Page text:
Near as I understand the proposal, the Conservatives will attempt to encourage the growth of more daycare spaces by offering tax credits to companies that make spaces available. This solves some, but not all, of the lack of daycare space issue — but then, I doubt we could solve the whole issue under the Liberal plan. It also offers rebates to new parents to spend, as they choose, on whatever daycare services they want. This money is very flexible. I’ve heard a Conservative MP say that they don’t care how it is spent, if it’s for a mortgage payment, or to put food on the table, or to pay for a private daycare space, or to cover gas to get to grandmother’s house, it’s for the new parents’ to do with as they please.

So what we appear to have here is a return of the Baby Bonus. It appears that this bonus will be offered regardless of how much taxes you pay — something which benefits poor families as well as rich ones. I greatly appreciate the fact that the Conservatives aren’t trying to second-guess how families will spend this money, and in terms of addressing the Conservatives’ values: respect for families, the use of the marketplace to achieve social goals, etc, this is a very deft maneouver that both plays well to the base, and reaches out across the centre.

From what I’ve heard, this plan is also expensive — possibly more expensive than the Liberals’ (estimated) $5 billion daycare program. And I question whether we can afford this with the Great Demographic Shift about to hit, and with the Conservative obsession with cutting taxes. I’ll debate the Conservatives on those issues, but in comparing Conservative and Liberal policies on this issue, the Conservatives come out the winner.

More Good Strategy

Harper’s suggestion that Canadians should revisit NAFTA also strikes me as an excellent policy and strategy move. Warren Kinsella covers the strategy of it:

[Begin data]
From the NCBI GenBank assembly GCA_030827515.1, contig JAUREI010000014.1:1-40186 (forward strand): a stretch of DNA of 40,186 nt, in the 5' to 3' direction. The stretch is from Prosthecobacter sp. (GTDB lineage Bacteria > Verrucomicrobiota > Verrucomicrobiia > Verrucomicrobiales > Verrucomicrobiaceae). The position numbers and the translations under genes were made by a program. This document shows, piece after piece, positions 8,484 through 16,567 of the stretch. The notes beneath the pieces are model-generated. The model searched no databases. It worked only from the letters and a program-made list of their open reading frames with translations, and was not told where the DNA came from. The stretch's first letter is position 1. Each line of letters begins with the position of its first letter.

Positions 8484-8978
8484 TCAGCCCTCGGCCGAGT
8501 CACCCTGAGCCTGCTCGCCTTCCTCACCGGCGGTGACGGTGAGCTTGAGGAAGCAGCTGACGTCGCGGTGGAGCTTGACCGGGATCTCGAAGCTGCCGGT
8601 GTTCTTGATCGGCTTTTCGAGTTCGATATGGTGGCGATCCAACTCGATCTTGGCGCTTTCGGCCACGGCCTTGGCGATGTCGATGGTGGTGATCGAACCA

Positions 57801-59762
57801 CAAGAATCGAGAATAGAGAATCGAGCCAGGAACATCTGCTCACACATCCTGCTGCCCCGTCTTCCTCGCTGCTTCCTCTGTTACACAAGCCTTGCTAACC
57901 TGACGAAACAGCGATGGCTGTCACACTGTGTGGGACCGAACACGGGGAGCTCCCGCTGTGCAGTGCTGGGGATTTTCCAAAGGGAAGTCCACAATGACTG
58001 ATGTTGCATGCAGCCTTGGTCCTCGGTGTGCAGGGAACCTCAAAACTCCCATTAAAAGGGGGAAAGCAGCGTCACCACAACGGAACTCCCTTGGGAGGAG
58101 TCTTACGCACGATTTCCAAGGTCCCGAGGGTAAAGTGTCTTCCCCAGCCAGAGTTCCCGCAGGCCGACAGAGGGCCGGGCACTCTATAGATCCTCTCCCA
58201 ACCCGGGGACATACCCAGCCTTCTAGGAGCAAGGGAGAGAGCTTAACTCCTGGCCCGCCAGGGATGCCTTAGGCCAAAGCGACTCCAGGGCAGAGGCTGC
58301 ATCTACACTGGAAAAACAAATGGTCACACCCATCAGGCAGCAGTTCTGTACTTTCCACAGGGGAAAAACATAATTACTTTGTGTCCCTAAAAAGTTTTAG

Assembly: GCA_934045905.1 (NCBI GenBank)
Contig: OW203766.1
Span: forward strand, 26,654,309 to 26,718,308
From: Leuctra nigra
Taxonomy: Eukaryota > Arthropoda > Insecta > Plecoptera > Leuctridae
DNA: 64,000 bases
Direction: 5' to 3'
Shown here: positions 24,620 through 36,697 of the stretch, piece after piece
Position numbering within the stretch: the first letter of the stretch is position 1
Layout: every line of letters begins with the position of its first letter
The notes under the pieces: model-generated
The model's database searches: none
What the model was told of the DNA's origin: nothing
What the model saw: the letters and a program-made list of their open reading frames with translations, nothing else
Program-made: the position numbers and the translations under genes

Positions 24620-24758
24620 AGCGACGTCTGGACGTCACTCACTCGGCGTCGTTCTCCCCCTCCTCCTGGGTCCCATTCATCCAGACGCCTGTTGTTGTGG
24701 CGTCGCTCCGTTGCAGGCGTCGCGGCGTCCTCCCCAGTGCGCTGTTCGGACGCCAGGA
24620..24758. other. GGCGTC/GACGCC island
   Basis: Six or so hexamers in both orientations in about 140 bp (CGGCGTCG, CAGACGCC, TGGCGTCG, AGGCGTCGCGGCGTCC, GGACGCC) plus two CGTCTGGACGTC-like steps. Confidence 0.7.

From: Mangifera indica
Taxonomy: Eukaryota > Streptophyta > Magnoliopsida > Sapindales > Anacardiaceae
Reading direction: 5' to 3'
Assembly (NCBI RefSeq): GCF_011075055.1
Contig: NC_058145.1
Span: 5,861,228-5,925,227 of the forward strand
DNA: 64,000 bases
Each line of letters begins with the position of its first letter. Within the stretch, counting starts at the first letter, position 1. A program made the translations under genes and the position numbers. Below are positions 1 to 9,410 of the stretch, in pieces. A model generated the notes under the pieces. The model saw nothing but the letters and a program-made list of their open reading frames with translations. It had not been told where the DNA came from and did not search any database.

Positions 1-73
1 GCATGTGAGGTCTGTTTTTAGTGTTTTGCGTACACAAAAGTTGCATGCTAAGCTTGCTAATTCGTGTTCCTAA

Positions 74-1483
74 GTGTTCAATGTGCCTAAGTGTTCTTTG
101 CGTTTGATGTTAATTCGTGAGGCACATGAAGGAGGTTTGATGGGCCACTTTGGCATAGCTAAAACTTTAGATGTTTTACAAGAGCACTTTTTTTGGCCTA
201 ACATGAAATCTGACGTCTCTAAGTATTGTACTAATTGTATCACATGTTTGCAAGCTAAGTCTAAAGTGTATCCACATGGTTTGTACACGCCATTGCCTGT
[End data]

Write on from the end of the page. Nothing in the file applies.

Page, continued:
1. It’s counter-intuitive, and therefore interesting. It catches voters by surprise; it makes them re-examine their assumptions about a politician. Chretien did similarly when, at the Aylmer Conference in 1991, he gave the heave-ho to John Turner’s phony protectionism, and embraced globalization. Harper’s move also simultaneously addresses one of central Canada’s principal misgivings about the Conservatives - namely, that they are too cozy with the Bush Bunch. This is standing up to the Yanks, and Canucks like that.

  2. It’s realistic, and therefore smart. Dubya and his cabal aren’t free traders - anyone who knows anything about softwood or beef has been aware of that for quite some time. Harper’s shift merely recognizes the reality and, thereby and henceforth, gets him to high ground first. When Martin gets around to playing catch-up - a process that, based upon past experience, could take months and possibly years - he’ll look like a copy-cat, vacillating, weak. Take your pick.

  3. It moves Harper to the centre, and that’s where all the votes are. My Spidey Sense tells me this guy is on a major de-radicalization program, and that never hurts, does it? In the meantime, the Martin cabal are stuck with a trade agreement that (a) Canadians no longer trust, and playing defence for (b) a Republican administration Canadians never, ever liked.

In terms of good policy, there’s this statement from Harper himself:

“We will have to put much higher emphasis in exploiting the growing demand of China, India and others for our natural resource sectors — options that did not exist in the 1980s.”

Good move. It’s never wise to put all our eggs in one basket, and that’s what our current trade situation with the United States represents. Any NDPer would tell you that. India represents a great emerging market that will be hungry for our resources (I would favour India over China because India is democratic. Always bet on the democratic superpowers). I wonder if they could use some good soft wood right now…